Canadian scientist Yoshua Bengio won Canada’s top science award for his work on AI, and while he agrees it is a powerful new tool that has become invaluable handling large data, he’s one of several prominent researchers with concerns about how the technology could be misused and how it needs to be regulated. 

A spacecraft approaches an asteroid.
The Origins, Spectral Interpretation, Resource Identification, Security-Regolith Explorer (OSIRIS-REx) spacecraft travelled to the near-Earth asteroid Bennu and brought sample back to Earth for study. (NASA/Reuters)

7. Asteroid return mission Osiris Rex

After eight years in space and a dramatic sampling of asteroid Bennu, the Osiris-Rex mission returned a capsule to Earth containing a surprising amount of pristine asteroid material.

Asteroids are extremely old and largely unchanged since the formation of our solar system providing a window into the past. A Canadian instrument was essential for gathering this treasure from deep space. 

Titanic tourist submersible destroyed: How it happened | About That

Wreckage from the missing Titan submersible has been found near the site of the Titanic. All those who were on board are lost at sea. Andrew Chang explains what happened and how the Titan was destroyed.

8. Titan submersible disaster

A tragic turn of events took the lives of five people when a privately built submarine imploded while attempting a visit to the wreck of the Titanic. The accident has prompted a re-thinking of how deep submersibles are built and certified before they are allowed to take tourists to the ocean floor.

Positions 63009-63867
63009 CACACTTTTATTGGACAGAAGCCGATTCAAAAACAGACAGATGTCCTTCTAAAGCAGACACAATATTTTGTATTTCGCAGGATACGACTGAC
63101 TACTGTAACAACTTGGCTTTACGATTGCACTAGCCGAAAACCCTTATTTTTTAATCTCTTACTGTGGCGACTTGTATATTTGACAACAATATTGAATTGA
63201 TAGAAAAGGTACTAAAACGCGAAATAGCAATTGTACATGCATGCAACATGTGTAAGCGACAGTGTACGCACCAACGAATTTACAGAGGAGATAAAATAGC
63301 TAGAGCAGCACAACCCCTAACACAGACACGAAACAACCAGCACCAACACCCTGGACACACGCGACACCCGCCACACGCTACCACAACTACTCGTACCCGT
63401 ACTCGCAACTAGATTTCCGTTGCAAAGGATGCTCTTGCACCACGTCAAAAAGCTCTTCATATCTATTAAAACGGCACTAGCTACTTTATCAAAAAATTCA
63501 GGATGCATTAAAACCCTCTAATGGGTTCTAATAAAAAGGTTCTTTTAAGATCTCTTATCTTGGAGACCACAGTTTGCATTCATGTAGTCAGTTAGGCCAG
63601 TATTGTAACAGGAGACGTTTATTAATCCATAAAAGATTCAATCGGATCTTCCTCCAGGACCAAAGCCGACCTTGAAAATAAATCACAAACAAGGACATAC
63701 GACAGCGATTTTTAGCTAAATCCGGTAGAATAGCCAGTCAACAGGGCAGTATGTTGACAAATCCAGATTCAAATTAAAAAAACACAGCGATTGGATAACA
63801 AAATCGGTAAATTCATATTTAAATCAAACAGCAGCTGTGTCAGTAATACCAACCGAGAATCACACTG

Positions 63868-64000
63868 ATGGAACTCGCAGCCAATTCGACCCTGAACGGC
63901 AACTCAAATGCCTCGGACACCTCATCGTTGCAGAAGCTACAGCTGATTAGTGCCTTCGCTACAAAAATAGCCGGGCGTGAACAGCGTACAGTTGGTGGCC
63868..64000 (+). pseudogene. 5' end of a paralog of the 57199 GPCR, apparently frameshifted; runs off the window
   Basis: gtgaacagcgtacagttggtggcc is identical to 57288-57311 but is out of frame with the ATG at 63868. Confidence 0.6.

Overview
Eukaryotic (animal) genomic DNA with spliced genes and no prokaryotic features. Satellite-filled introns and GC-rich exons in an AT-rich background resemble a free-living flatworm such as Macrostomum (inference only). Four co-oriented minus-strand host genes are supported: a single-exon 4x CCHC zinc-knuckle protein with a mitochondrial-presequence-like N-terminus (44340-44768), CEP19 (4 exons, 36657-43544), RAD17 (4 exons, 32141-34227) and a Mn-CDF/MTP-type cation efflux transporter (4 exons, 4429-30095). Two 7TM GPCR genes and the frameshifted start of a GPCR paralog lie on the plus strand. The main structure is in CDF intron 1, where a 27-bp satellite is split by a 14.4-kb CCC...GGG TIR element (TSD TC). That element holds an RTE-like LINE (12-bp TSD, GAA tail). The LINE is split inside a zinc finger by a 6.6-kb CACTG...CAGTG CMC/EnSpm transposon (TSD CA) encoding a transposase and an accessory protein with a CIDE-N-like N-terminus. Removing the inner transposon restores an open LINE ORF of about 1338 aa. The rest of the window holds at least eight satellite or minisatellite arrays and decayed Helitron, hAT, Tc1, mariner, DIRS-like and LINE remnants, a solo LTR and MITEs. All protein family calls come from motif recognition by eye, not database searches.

9. Iceland volcanoes

Iceland is known for its volcanoes. In fact it takes advantage of its geological activity by harvesting geothermal energy to generate electricity and heat homes.

However, eruptions can threaten nearby communities, and this year the town of Grindavik was evacuated as earthquakes indicated an impending eruption, which did eventually take place. Iceland will always be active because the island country straddles the boundary between two of the Earth’s tectonic plates, which are constantly pulling apart, allowing magma from within the earth to break through the surface. 

A gleaming silver rocket lifts off with fire and smoke below it.
SpaceX’s next-generation Starship spacecraft atop its powerful Super Heavy rocket lifts off from the company’s Boca Chica launchpad on an uncrewed test flight before exploding, near Brownsville, Texas, U.S. April 20, 2023. (Joe Skipper/Reuters)

10. Starship blows up real good

After an explosive first test flight, the largest, most powerful rocket ever built, SpaceX’s Starship rocket made a second flight, which also ended in the vehicle’s destruction.

However, the people at SpaceX rejoiced over the fact that the rocket flew much higher than before after improvements were made to the rocket.

Failures are an option with the company which believes there is more to be learned when things go wrong, and they expect Starship to eventually carry astronauts to the moon and Mars.